An Edinburgh based start up company Shockingly Fresh plans dozens of indoor vertical farms all across the country. The arrangement allows up to five times the amount of greens to be be grown each year.
The company is developing five sites introducing low cost farms with natural light, and the special hydroponic towers will be used to grow several cycles of crops such as salads and herbs.
The expected yields will help British farmers boost crop production and will reduce reliance on off season crops from elsewhere, including the EU. These can cost a lot more than the indoor grown crops which use less pesticides and are generally cleaner.
The company has one site in Scotland and four in England which extend in all to 50 hectares. One site in Worcestershire is awaiting full planning consent.
Now the company has begun an investor seed round to allow expansion to over 40 sites in the next five years. This technology is tried and tested with Ocado and Marks and Spencer already invested in this type of farming.
Shockingly Fresh is working with Saturn Bioponics and ValeFresco in developing the plans. They have grown vertical crops of pak choi, lettuce and herbs for customers in the last three years.
Saturn Bioponics founder and CEO Alex Fisher said : “With pak choi we saw a three to four-fold increase in yields per crop cycle, with 30% more cycles per year, giving an overall five-fold increase in annual yield.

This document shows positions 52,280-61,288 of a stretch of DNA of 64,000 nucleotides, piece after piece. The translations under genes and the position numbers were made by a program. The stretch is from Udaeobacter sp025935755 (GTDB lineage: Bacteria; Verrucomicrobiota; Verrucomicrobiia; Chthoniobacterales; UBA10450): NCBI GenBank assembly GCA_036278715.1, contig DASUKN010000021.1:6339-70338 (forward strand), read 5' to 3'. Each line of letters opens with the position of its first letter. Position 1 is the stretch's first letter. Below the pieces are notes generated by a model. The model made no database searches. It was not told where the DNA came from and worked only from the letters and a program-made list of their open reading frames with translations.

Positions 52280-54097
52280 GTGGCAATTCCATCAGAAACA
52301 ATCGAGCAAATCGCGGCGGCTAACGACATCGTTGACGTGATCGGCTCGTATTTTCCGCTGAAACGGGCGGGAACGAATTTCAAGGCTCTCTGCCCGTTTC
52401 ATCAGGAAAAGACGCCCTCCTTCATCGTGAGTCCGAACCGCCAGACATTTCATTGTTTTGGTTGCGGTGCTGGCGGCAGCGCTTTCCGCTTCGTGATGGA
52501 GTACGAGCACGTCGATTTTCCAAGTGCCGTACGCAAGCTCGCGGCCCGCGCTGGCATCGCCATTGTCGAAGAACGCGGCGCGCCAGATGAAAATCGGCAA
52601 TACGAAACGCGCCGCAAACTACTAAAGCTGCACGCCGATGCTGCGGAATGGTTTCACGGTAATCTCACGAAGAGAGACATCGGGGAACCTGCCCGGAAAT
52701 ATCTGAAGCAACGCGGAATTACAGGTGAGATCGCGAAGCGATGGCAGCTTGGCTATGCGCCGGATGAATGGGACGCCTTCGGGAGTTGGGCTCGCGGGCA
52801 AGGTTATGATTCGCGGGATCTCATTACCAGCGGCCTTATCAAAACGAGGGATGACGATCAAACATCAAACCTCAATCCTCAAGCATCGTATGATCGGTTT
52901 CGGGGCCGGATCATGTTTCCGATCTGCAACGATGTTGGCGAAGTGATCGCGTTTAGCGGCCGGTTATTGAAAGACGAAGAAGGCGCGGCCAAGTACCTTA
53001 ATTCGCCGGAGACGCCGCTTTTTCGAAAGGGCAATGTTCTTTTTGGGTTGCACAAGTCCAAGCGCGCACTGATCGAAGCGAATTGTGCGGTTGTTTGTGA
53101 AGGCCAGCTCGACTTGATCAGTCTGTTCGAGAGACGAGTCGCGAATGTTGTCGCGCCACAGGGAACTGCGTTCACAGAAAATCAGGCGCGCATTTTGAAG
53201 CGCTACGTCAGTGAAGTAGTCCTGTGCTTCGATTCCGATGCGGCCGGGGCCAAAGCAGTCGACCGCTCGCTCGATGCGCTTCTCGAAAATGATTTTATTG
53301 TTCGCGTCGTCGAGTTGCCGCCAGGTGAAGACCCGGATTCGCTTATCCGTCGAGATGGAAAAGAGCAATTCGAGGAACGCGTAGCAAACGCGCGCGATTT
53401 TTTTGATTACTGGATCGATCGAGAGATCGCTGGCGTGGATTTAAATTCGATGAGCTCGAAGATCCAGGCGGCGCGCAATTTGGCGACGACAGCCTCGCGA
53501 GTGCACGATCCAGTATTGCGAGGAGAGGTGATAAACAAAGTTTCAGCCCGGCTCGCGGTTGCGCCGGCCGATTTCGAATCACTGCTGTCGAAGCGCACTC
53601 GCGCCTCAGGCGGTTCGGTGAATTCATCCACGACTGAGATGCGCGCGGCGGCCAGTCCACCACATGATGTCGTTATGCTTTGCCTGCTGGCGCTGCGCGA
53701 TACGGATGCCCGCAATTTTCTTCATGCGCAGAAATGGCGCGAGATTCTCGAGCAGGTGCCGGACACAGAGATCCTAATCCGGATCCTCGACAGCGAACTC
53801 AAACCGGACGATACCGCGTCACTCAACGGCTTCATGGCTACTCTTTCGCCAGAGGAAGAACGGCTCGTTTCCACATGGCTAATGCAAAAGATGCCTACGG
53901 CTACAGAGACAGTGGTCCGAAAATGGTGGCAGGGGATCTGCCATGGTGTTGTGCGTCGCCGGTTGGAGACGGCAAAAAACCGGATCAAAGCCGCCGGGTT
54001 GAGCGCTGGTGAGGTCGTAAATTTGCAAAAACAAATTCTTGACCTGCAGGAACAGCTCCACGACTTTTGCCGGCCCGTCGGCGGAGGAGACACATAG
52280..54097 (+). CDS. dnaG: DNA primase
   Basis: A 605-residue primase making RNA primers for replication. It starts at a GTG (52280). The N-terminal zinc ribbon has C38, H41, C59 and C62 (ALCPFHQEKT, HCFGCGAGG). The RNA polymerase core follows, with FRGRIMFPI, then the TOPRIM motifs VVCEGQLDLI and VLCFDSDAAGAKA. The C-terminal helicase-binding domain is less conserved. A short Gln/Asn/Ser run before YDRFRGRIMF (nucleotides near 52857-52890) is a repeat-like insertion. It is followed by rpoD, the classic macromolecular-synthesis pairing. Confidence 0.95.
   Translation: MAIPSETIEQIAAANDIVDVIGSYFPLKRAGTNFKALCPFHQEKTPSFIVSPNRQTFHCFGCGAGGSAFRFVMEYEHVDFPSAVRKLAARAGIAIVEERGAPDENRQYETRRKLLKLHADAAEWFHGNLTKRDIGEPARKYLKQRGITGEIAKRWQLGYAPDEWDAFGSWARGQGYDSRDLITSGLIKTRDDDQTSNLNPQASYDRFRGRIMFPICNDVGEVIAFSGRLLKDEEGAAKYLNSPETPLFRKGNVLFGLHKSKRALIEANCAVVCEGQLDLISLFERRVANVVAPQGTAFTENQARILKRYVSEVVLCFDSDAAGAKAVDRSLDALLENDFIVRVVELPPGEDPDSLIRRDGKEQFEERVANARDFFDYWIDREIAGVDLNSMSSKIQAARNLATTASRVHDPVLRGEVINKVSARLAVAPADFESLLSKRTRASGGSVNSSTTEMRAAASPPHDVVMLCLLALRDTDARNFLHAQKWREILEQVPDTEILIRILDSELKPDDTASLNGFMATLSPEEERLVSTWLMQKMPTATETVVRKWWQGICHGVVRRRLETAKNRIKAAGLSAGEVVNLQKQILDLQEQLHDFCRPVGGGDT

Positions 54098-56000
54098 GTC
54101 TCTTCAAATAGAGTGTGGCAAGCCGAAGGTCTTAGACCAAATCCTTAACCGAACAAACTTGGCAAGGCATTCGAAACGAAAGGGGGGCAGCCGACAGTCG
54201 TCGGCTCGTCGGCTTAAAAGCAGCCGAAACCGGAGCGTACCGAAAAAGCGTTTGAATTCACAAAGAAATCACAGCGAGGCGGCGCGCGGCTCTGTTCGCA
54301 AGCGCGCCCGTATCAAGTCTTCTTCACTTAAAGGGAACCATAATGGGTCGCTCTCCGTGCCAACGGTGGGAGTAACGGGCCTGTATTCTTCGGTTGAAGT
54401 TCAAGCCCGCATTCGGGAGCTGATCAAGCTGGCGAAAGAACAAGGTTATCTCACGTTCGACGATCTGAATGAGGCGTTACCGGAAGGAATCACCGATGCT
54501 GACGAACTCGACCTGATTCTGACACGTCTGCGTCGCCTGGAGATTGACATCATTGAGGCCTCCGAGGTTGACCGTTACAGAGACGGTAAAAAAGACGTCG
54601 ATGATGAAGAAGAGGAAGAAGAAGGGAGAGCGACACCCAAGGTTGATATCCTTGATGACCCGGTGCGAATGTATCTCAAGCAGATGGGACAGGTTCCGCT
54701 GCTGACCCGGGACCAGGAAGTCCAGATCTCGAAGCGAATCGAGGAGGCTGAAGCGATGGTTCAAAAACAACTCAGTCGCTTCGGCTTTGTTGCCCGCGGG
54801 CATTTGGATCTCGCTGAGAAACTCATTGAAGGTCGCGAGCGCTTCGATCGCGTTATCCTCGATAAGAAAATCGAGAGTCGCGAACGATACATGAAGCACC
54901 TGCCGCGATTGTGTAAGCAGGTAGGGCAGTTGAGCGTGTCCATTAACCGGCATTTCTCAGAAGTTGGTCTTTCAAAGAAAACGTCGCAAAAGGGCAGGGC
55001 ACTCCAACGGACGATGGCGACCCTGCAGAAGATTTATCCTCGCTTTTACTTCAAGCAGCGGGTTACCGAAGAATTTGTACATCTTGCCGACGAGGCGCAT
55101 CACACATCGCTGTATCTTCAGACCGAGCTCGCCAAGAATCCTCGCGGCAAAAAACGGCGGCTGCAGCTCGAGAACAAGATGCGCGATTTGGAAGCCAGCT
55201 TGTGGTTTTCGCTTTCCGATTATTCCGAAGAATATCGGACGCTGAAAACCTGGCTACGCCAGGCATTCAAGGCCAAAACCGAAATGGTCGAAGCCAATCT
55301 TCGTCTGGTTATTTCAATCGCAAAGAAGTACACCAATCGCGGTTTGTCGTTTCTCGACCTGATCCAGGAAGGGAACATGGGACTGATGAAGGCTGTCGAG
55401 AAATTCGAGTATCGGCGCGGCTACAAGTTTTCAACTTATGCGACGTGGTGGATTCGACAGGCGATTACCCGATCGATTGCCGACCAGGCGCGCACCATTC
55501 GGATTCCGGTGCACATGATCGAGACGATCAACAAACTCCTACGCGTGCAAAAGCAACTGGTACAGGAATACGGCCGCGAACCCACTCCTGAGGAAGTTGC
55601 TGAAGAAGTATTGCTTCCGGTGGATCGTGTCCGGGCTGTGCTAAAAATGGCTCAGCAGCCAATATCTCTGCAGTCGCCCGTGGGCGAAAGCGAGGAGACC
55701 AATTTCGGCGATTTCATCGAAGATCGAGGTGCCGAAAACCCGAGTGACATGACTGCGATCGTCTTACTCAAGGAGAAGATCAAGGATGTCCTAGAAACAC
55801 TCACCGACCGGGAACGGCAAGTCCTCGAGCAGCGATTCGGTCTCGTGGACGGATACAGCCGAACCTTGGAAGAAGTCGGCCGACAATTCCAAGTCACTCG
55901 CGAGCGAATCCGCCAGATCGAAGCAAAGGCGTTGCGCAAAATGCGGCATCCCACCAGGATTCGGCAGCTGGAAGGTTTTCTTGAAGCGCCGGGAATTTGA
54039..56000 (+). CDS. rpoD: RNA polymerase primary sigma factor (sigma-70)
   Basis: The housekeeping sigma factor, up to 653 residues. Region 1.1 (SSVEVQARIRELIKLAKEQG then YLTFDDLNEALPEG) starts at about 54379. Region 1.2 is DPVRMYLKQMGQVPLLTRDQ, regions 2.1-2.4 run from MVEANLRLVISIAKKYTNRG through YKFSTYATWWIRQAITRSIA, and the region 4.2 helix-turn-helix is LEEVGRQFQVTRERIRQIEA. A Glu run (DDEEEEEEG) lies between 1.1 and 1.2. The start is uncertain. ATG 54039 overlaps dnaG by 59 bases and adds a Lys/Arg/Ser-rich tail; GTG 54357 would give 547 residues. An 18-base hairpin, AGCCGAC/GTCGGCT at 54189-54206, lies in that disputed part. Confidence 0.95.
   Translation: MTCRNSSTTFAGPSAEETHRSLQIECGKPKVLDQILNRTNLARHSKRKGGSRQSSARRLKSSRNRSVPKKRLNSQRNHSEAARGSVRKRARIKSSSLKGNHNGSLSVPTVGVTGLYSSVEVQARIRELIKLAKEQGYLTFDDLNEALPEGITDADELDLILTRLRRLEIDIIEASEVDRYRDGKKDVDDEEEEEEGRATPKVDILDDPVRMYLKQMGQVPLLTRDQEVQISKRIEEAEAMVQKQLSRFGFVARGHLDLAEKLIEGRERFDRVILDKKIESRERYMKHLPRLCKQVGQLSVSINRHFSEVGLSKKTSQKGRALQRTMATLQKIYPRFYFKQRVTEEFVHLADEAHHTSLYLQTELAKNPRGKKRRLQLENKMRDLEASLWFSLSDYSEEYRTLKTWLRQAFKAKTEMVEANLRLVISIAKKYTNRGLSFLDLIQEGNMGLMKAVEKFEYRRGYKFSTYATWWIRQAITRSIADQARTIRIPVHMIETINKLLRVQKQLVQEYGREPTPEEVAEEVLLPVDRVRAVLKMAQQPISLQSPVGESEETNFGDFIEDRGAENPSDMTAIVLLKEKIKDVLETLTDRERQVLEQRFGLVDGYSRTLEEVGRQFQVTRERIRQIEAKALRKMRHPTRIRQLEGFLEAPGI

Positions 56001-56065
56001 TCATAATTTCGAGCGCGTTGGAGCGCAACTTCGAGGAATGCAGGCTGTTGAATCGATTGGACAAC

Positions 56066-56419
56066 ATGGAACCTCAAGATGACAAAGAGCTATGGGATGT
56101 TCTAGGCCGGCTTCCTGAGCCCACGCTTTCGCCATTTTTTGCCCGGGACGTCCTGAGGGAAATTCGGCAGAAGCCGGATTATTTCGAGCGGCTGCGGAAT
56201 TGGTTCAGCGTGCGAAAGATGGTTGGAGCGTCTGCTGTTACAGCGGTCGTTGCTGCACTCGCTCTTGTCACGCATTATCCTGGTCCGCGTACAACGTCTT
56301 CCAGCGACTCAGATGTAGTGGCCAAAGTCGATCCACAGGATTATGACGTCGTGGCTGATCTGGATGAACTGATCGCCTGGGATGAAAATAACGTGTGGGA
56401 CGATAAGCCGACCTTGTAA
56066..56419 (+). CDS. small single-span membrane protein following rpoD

“The crops are cleaner, the season is longer, there is less disease and pest risk and they are easy to harvest.
“Consumers are well-accustomed to strawberries grown under cover and this is a natural next step.”
Garth Bryans, COO at Shockingly Fresh said : “We selected Saturn’s technology because their set-up requires far less up-front capital than a fully-enclosed vertical farm, yet delivers most of the benefits which are already driving the high demand for hydroponically-produced crops.
“This makes it much easier to get projects off the ground.
“A fully enclosed farm can achieve a higher annual yield, but when you add in additional lighting and heating costs as well as the high capex, their typical costs per kg are higher than a naturally lit set up can achieve,” Bryans continues.
“We have identified a significant market – particularly around the early and late season ‘shoulder months’ – which is currently filled by imported crops from Europe. We believe our sites will enable British growers to compete on a level playing field.”
As well as several sites in the UK the company is already advancing with a major project in Oman.
Bryans continued : “Our funding round will enable us to secure and develop more than 40 sites in the UK – and we are keen to speak to brownfield site owners as well as traditional agricultural land holders.
“The hydroponics market is set for significant expansion in the years ahead, so there is plenty of room for a number of players to grow.
“With our system we can significantly extend the shoulder months and offset the need for early and late season imports – plus we can bring in heating to extend the season further if the market is there.”